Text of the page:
Rice and Abbas to Detail His Power-Sharing Pact With Hamas

World powers sought common ground Wednesday to confront Palestinian Hamas militants who are politically emboldened by a new power-sharing pact with moderates.

Secretary of State Condoleezza Rice and Palestinian leader Mahmoud Abbas were scheduled to hold separate meetings in Berlin on the pact he made with Hamas. The deal, although not final, falls far short of international demands that Hamas drop its signature anti-Israeli policies. Hamas has refused to bend despite a boycott of vital international aid.

Diplomats from the United States, Europe, Russia and the United Nations were conferring Wednesday on the changed circumstances since Abbas announced the agreement two weeks ago. The group, known collectively as the Quartet, are stewards of a mothballed 2003 peace plan that would eventually establish an independent Palestinian state.

Rice planned to brief foreign ministers from the group about her meeting Monday with Abbas and Israeli Prime Minister Ehud Olmert. The United States pointed to positive momentum from the talks, the first of their kind in six years, despite few obvious signs of progress. Israel balked at pursuing far-reaching peace proposals with Abbas, following his Fatah faction’s power-sharing deal with Hamas, which refuses to recognize the Jewish state.

On Tuesday, Israel ruled out holding further Mideast peace talks with Abbas once he forms a coalition with Hamas militants, saying the new unity government must go along with international demands to recognize Israel’s right to exist.

Rice and Abbas met separately in Amman on Tuesday with Jordan’s King Abdullah II. Abbas said after the meeting that Monday’s summit had been “tense and difficult” but “it was not a failure, and it will be followed by other meetings.”

Abbas planned to fly to Germany, Britain and France on a campaign to convince European leaders — whom the Palestinians hope are wavering on the economic boycott — that the unity deal was a major victory that should be rewarded.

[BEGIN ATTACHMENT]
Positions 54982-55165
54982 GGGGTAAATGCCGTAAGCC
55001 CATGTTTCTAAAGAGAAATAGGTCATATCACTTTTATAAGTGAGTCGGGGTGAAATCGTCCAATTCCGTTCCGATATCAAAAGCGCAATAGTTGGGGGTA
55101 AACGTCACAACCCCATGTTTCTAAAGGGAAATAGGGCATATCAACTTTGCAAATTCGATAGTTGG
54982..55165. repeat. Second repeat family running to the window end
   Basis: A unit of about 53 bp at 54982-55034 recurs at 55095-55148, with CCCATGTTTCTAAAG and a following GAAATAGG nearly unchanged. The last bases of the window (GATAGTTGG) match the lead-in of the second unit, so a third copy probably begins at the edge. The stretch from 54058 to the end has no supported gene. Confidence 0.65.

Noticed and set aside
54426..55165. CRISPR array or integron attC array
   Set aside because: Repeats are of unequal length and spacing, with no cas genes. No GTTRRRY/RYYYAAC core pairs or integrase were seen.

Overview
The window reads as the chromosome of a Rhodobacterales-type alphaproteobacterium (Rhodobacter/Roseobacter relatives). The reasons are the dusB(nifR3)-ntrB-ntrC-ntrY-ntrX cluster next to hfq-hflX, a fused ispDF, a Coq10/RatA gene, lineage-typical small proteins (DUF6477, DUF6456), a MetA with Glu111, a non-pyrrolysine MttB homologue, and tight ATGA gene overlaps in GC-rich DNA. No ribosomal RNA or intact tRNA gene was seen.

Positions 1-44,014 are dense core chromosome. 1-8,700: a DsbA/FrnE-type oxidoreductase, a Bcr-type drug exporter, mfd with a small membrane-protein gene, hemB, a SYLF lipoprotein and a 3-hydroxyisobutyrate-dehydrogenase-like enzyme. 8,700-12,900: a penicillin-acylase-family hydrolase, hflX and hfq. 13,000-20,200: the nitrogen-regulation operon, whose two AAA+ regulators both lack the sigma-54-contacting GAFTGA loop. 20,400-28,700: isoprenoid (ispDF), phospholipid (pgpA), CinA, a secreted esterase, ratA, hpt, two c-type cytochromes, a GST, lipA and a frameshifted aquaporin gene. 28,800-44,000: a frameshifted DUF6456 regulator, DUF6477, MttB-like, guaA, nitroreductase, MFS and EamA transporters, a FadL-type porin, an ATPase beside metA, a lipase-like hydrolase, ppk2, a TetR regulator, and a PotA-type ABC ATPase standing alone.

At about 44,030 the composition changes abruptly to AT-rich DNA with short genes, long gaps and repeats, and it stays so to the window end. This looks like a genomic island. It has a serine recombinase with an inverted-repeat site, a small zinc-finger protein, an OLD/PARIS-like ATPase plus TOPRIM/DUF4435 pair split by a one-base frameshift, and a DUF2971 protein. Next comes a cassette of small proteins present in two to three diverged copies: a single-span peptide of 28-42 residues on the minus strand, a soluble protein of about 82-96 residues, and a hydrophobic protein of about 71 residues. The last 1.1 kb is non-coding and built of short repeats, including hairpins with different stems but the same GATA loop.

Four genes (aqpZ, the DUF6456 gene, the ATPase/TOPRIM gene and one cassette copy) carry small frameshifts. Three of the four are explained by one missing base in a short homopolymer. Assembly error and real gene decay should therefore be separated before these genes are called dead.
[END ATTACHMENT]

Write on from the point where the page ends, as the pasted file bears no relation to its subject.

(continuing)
He said Israel may have “misunderstood” the coalition deal, which “was made to protect the unity of the Palestinian people and its national interests,” according to Jordan’s official Petra news agency.

But Israel remained adamant.

“The agreements between Hamas and Abu Mazen disappoint all who supported separating the extremists from the moderates and creating an alternative government in the Palestinian Authority,” Israeli Foreign Minister Tzipi Livni said Tuesday, referring to Abbas by his nickname.

Miri Eisin, Olmert’s spokeswoman, ruled out holding any talks on a final peace deal with Abbas if he formed a new Cabinet that included Hamas.

Israel would continue to deal with Abbas, but only on such matters as improving Palestinians’ living conditions and ending Palestinian attacks against Israel — not on a final peace deal.

Rice was also meeting with German Chancellor Angela Merkel, who is shouldering Europe’s leadership role in pushing for peace in the Middle East and has pressed for more frequent gatherings of the Quartet.

Earlier this month, Merkel went on a four-day tour of Arab countries — Egypt, Saudi Arabia, the United Arab Emirates and Kuwait — warning of a “window of opportunity that is finite” to make progress.

European diplomats, like some U.S. allies in the Arab world, have also been pressing for a more muscular U.S. role in bringing peace between Israel and the Palestinians. With less than two years to go in office, it is unclear if President Bush and Rice can gain much traction.

German officials on Tuesday rejected suggestions that Rice’s meeting with the Israeli and Palestinian leaders had been a failure, saying the talks had indicated stronger U.S. involvement in seeking a solution and had shown communication lines between Abbas and Olmert were intact.

“It is without question significant that these talks will be continued — and although no agreement may have been reached … this is a positive result,” said German government spokesman Thomas Steg.

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